The DVD transfer is generally good, when taking into account the film's age and budget. There's a mild level of grain, and occasional signs of damage to the print. Otherwise the 1.78:1 anamorphic transfer is a reasonably sharp, with natural colors and good black levels. The stereo soundtrack is serviceable, with dialogue at least remaining clear.
If Off Limits shares any similarity with Gordon's War, it is in its lackluster and rather formulaic plot. What helps distinguish the film from the overcrowded police procedural genre is its setting. Set against the backdrop of war, and dealing with a race-related series of murders, Off Limits has much potential, but not once does it use its setting to its advantage. Rather, writer/director Christopher Crowe (who also wrote the screenplay for The Last of the Mohicans) seems content to put the emphasis on the performances of his cast.
It's as well that the cast is up to task, considering how it is their work that ultimately makes or breaks the film, a task not made any easier by the one-dimensional characters. Hines and Dafoe prove a good combination, and both are dependable actors, so dependable, in fact, that they are able to practically sleep walk their way through the movie yet still keeping the viewer interested. Stealing the film from under their noses, however, is Scott Glenn (Sucker Punch), as an out-of-his-mind suspect. His role may be small, but it is memorable for Glenn's near-psychotic reading of the role. Also offering more than able support is Fred Ward (Tremors). These actors do well to keep the viewers attention away from the repetitive plot and ensure that Off Limits is worth a look.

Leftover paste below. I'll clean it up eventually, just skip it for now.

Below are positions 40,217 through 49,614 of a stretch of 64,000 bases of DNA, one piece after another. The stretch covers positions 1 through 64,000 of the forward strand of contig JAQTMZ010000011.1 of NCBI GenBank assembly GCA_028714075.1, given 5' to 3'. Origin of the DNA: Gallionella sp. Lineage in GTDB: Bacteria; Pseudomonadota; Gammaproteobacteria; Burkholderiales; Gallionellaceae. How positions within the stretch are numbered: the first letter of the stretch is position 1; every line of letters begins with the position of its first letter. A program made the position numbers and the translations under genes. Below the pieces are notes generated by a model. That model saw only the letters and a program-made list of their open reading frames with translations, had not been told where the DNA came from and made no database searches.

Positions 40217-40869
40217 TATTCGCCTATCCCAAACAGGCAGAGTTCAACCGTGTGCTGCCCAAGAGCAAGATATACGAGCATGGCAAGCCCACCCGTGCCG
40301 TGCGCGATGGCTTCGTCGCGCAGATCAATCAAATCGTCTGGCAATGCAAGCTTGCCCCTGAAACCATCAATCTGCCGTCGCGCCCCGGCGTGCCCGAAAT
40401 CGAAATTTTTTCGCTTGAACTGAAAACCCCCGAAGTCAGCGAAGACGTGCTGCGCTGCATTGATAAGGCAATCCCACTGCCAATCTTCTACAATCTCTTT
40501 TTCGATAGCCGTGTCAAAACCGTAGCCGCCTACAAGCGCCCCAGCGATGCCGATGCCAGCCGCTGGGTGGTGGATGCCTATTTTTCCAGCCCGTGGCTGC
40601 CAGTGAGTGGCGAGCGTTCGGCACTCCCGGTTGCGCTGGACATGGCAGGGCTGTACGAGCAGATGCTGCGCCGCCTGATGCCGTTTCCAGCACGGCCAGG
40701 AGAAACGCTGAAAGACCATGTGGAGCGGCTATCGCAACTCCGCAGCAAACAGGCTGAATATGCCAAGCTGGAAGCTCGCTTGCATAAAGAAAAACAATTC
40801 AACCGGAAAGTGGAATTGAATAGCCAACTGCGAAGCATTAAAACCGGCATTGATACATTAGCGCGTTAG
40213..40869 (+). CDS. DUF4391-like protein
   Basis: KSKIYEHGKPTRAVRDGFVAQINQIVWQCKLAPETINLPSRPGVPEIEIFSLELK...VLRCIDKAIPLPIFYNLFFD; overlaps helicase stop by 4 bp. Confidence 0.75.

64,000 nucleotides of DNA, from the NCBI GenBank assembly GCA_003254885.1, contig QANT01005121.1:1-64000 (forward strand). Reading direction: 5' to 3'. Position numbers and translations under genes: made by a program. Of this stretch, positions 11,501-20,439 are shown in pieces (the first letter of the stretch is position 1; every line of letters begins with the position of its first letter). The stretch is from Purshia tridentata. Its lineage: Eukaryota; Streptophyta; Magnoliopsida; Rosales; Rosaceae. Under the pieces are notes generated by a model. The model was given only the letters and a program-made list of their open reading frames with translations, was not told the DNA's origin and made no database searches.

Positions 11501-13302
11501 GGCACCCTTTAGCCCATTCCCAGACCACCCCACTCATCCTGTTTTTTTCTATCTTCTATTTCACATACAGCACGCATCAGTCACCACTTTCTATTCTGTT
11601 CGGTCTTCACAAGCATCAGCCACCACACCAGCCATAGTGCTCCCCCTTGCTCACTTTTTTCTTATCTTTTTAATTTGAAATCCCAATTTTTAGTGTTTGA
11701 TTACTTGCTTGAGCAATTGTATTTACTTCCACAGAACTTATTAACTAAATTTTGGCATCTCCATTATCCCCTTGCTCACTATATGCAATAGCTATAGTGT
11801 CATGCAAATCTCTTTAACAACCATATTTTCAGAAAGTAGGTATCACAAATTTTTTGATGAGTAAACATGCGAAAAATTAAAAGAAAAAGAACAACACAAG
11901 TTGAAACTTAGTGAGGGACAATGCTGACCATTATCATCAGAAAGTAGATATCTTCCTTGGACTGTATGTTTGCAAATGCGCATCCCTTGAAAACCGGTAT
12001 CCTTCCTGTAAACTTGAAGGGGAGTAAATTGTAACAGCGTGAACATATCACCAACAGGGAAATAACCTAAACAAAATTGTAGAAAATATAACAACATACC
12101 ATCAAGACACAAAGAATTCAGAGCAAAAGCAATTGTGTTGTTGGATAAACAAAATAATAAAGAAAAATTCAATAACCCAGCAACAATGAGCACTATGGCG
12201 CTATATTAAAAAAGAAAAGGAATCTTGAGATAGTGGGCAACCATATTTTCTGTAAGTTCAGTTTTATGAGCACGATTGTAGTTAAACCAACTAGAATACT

Crowe's direction, though not flashy, still suggests he could have had a much more celebrated career as a director. Problems with the screenplay aside, his work behind the camera results in a slick-looking film, and he keeps the story moving along at a quick pace. It's a source of much frustration that everyone puts in solid work that is undone by such an unambitious screenplay. There are moments that shine, with Keith David's (Requiem For a Dream) memorable turn as a fast-talking, no-nonsense serviceman instantly grabbing the attention, but these are far too few in number. Even the potentially explosive racial tensions between the Americans and Vietnamese fails to ignite, with nothing more than a few heated looks and racial slurs managing to creep in.
Off Limits is a perfect movie for anyone scouring the channels late at night; it's uncomplicated, fast paced, and contains just enough action to keep you watching. Whether you would want to own it on DVD is another matter.
Off Limits is presented in a 1.78:1 anamorphic transfer. The print is showing signs of damage, and grain is evident throughout. The image does appear soft at times, with a lack of fine detail. The stereo soundtrack does its job with no fuss, but no thrills either. The only extra included is a commentary track featuring director Crowe and lead actor Willem Dafoe.
Neither film is original, and it's debatable just how much replay value they have. As a double feature, though, there's just enough here to warrant a not guilty verdict.